By David Blanchette
You can’t pick your family, the saying goes, but many people do just that when deciding how to open, run and sustain a small business.
According to the Family Owned Business Institute, there are 5.5 million family businesses in the United States and those companies contribute 57% of the nation’s gross domestic product, employ 63% of the workforce and account for 78% of new job creation.
However, less than one-third of family businesses survive into a second generation, only 12% make it to the third generation and just three out of 100 are around by the fourth generation.
So what’s the secret to keeping a family business going through multiple generations?
“A key part of a multi-generational family business is having a family that can work together,” said Barry Seidman, the third-generation owner of the Ashley Outlet Store, formerly Barney’s Furniture, in Springfield. “Which doesn’t always mean that they get along, but the bottom line is they can all work together and they are all working for the same goal, and at the end of the day they all appreciate each other. That’s not as easy as it may sound.”
Barney’s Furniture was founded in 1939 by Seidman’s grandfather, Bernard “Barney” Seidman. Seidman’s father took over the business in 1943 and Barry joined the family business in 1981. They have always sold furniture through retail stores.
“The challenge of running a family business is that you work with your family all of the time,” Seidman said. “When everything is working well your family is all pulling in the same direction and succeeding together, and that is extremely rewarding.”
Seidman said family businesses have to work harder to succeed because they are often in competition with larger chain stores, which makes multi-generational customer loyalty essential.
Returning customers are also a major part of the four-generation success of Evans Construction Co. of Springfield, which was founded in 1913 as Evans Brothers Construction. Another secret ingredient in that longevity recipe is treating all employees like family, whether they are or not.
“Hiring qualified people is a top priority, and we treat them right, pay them well and make sure they’re happy,” said owner Don Evans, who added that a good family business needs to address minor problems right away before they become larger ones.
“The reward is, after you complete a job you have a happy client. You can go around town and say, ‘We built that job,’” Evans said. “It’s kind of a monument to our company on the projects that we do. We’ve done a lot of the construction on downtown buildings that are still standing from the first generation of Evans Brothers Construction.”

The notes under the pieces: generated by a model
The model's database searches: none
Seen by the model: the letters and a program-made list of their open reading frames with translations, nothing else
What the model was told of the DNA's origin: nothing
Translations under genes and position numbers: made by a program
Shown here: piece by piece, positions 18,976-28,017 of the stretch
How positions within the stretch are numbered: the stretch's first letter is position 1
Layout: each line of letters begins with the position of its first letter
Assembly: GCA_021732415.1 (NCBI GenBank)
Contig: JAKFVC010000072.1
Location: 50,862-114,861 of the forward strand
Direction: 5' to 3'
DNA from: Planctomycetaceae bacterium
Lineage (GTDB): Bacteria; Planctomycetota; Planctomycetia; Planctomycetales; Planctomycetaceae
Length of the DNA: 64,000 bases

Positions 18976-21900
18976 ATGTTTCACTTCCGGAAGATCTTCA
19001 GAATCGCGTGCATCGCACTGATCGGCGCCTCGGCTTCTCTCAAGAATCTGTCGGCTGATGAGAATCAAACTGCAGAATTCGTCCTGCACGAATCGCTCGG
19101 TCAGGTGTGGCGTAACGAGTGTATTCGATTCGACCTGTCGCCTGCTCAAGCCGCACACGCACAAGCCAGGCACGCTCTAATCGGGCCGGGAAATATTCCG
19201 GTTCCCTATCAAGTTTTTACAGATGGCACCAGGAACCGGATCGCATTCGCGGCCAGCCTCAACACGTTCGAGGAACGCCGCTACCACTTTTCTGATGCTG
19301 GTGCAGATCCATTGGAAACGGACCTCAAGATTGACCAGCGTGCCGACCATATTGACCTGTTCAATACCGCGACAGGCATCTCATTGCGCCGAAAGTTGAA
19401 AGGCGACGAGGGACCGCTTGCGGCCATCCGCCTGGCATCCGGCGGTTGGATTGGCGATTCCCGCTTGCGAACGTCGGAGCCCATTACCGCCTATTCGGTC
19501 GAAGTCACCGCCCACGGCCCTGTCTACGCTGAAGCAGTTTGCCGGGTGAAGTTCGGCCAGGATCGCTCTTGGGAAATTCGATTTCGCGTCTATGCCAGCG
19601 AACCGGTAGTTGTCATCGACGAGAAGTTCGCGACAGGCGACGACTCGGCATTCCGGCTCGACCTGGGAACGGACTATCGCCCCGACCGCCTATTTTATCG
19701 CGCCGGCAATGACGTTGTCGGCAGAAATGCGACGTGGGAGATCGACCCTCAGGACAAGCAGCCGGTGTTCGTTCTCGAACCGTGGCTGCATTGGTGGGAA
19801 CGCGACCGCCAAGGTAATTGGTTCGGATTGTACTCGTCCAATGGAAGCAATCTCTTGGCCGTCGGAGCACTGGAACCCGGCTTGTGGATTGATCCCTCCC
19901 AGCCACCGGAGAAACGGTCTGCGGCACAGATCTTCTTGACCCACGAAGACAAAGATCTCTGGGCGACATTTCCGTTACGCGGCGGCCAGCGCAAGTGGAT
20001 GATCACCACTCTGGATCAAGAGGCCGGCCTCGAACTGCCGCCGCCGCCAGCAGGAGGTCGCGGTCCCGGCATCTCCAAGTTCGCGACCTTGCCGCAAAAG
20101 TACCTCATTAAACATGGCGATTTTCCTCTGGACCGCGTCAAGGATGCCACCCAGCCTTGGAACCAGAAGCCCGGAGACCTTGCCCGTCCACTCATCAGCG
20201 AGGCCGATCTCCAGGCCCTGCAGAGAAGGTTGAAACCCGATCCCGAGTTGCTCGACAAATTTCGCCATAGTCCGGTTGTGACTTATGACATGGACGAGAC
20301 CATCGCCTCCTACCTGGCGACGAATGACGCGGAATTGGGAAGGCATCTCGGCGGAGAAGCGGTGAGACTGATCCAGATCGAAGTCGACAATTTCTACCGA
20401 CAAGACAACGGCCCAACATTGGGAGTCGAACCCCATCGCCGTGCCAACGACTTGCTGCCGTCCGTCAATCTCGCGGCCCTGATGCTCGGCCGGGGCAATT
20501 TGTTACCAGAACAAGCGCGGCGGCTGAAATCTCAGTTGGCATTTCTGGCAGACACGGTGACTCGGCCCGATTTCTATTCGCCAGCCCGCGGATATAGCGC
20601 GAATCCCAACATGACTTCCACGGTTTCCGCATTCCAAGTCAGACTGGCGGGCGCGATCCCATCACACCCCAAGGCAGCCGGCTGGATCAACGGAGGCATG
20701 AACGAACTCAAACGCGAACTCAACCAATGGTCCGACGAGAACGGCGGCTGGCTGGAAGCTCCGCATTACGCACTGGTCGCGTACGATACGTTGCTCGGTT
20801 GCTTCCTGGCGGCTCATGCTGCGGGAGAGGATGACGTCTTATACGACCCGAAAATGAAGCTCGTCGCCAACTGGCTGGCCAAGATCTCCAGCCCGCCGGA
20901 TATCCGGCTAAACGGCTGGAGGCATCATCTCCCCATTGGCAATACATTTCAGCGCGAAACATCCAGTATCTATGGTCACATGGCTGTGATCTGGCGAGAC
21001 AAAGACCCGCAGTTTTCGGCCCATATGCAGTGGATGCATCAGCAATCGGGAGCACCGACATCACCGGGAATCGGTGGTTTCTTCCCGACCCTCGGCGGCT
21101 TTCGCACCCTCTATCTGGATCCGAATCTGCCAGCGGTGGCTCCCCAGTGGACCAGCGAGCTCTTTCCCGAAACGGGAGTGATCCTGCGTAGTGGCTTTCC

Butler Funeral Homes and Crematorium Tribute Center has been family-owned for five generations, and the three most recent generations are from owner Chris Butler’s family. The business was founded in 1893, and Butler said a key to their staying power is that everyone is treated fairly and equally.
“If you’re going to be a part of the business as a family member, then you have to meet the expectations of your role just like anybody else in the business,” Butler said. “You need to set clear expectations, have clear communication, have the ability to separate family and business issues and not take the business home with you.”
Butler said family business owners need to listen to their family members, employees, customers and the community, and above all, maintain a good reputation.
“If the reputation that precedes you is not favorable, then the likelihood of continuing on to a second, third or fourth-generation business is not very good,” Butler said. “You have to work constantly and consistently to maintain a good reputation.”
John Archer is the second-generation owner of AEC Fire Safety & Security in Springfield, a Springfield business that has sold fire safety and security equipment since 1965. Archer has a son who he hopes represents a third generation of ownership.
“We are still locally owned and support local businesses. Buying local when we can is a good policy,” Archer said. “We are still small enough that we pretty much know all of our customers by name. When you call the office, you always get a person. When our customers call, everybody here is aware of what they mean to us as a business.”
“Everybody told me years ago to never hire friends or relatives, but we’ve done both,” Archer said. “You learn from hard knocks and you get through it. There’s always going to be conflict with relatives, but it works out in the end.”
Those family business conflicts can be good-natured and make customers smile if they’re not too serious, and that’s a formula that has worked for Luke Lee Gaule and David Lee Gaule Auctioneers of Springfield, a fourth-generation business.
“I might pick on some of the people at an auction and they might pick on me; the crowd is like my own family,” said Luke Lee Gaule, the third-generation owner. “I’ll walk into an auction and give someone a harassing and they’ll give me one right back.”
Luke “wanted to be a playboy” as a young man until he took his father’s advice and went to auction school. Now, he works every day with his son, David, the fourth-generation owner.
“I’m doing what I want to do and I’m doing it with my family. If you’ve got a job and you like it, it makes it a lot easier,” Luke said. “When I get up in the morning, I don’t hate to go to work. The good Lord has blessed us and taken care of us.”
David Blanchette is a freelance writer from Jacksonville and is also the co-owner of Studio 131 Photography in Springfield.